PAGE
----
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Efficacy of Grass for Mitigating Runoff and Erosion from an Artificial Loessial Earthen Road
Published by the American Society of Agricultural and Biological Engineers, St. Joseph, Michigan www.asabe.orgCitation: Transactions of the ASABE. 53(1): 119-125. (doi: 10.13031/2013.29509) @2010
Authors: G. Liu, F. X. Tian, D. N. Warrington, S. Q. Zheng, Q. Zhang
Keywords: Artificial rainfall, Coverage degree, Earthen road, Hydraulics parameters, Runoff and sediment reduction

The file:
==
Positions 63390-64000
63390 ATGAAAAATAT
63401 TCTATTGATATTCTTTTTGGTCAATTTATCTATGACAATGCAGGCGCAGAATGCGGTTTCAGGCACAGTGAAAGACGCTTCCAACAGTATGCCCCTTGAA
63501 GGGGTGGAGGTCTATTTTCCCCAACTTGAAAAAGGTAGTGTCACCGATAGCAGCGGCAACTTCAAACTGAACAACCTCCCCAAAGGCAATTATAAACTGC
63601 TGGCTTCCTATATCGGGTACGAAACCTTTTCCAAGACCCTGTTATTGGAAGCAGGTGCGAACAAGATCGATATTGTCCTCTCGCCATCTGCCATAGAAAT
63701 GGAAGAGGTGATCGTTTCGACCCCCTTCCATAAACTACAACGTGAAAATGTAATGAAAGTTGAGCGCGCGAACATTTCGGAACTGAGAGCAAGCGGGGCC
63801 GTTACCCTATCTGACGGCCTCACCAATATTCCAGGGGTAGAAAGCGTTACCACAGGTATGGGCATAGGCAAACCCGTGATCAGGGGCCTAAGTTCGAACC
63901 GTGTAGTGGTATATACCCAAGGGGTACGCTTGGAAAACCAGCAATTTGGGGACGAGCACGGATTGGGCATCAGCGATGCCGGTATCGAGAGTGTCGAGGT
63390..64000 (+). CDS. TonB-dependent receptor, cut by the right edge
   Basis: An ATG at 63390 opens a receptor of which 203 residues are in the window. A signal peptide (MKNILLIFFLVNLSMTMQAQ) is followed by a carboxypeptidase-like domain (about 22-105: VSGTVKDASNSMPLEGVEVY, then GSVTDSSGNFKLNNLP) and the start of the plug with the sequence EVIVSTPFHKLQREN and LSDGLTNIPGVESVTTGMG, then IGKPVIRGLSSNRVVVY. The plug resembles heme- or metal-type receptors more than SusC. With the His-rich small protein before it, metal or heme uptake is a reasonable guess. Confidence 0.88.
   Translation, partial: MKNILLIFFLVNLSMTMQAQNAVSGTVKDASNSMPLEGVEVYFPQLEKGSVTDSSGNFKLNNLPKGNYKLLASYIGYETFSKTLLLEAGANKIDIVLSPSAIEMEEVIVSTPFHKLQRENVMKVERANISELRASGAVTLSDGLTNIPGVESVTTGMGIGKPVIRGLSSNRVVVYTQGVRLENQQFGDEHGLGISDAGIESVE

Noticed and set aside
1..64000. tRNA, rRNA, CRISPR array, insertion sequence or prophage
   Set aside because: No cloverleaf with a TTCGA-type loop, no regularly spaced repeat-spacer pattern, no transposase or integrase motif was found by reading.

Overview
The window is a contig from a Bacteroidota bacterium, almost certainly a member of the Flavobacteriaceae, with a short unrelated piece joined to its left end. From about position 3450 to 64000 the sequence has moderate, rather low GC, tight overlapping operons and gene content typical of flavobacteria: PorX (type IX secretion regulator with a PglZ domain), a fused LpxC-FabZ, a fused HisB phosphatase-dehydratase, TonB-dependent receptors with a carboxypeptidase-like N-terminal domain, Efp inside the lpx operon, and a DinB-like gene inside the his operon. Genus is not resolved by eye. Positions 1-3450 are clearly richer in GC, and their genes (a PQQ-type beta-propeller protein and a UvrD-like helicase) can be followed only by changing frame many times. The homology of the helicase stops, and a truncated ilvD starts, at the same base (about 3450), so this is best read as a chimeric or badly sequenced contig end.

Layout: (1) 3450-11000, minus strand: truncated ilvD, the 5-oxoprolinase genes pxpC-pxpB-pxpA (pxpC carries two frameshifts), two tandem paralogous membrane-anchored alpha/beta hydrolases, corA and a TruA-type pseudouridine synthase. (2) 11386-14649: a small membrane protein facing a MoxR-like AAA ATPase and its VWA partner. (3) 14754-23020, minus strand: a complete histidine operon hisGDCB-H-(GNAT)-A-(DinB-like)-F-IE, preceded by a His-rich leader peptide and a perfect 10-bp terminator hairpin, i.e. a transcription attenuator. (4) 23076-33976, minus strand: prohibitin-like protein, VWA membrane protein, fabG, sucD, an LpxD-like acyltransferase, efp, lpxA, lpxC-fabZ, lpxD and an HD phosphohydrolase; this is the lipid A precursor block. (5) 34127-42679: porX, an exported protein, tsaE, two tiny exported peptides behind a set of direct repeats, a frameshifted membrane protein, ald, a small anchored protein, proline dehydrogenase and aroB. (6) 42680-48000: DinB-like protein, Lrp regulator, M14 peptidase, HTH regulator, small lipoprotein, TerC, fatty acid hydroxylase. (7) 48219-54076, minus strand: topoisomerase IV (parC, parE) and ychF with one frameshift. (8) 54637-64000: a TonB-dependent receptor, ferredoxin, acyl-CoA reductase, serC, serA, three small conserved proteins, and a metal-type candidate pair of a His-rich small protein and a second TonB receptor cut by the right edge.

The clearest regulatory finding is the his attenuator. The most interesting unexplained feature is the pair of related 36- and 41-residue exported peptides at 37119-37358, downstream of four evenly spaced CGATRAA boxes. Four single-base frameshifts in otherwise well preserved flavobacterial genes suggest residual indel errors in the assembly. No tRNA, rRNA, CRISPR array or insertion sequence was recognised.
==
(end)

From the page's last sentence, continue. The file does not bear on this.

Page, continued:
Runoff and soil losses from earthen hillside roads are a serious problem on the Loess Plateau in China. We constructed artificial road sections (2.0 m long, 0.55 m wide, 0.35 m deep, 15° slope) with loessial soil packed to give a representative bulk density of 1.5 g cm-3 and planted with different degrees of grass cover (0%, 30%, 40%, 50%, 60%, or 70%). Simulated rainfall (120 mm h-1 for 1 h) was applied to the road sections, and we examined the hydraulic characteristics of the overland flow that was generated and the amount of runoff and sediment yield produced over time. Increasing grass cover inhibited overland flow (as indicated by lower Froude and Reynolds numbers), increased friction and surface roughness (as indicated by Manning and Darcy-Weisbach coefficients), and reduced mean flow velocities. Lower impact energies of raindrops intercepted by the grass led to reduced surface seal formation and detachment of soil particles. This in turn resulted in amounts of runoff and sediment from the grassed roads that were 12.4% to 27.9% and 39% to 76% smaller, respectively, than those from the bare roads. Reductions in sediment yields, which were exponentially related to the degree of cover, were also attributable to reduced carrying capacity of the runoff. Therefore, grass growing on loessial earthen roads can mitigate soil losses effectively and, to a lesser degree, runoff amounts.(Download PDF) (Export to EndNotes)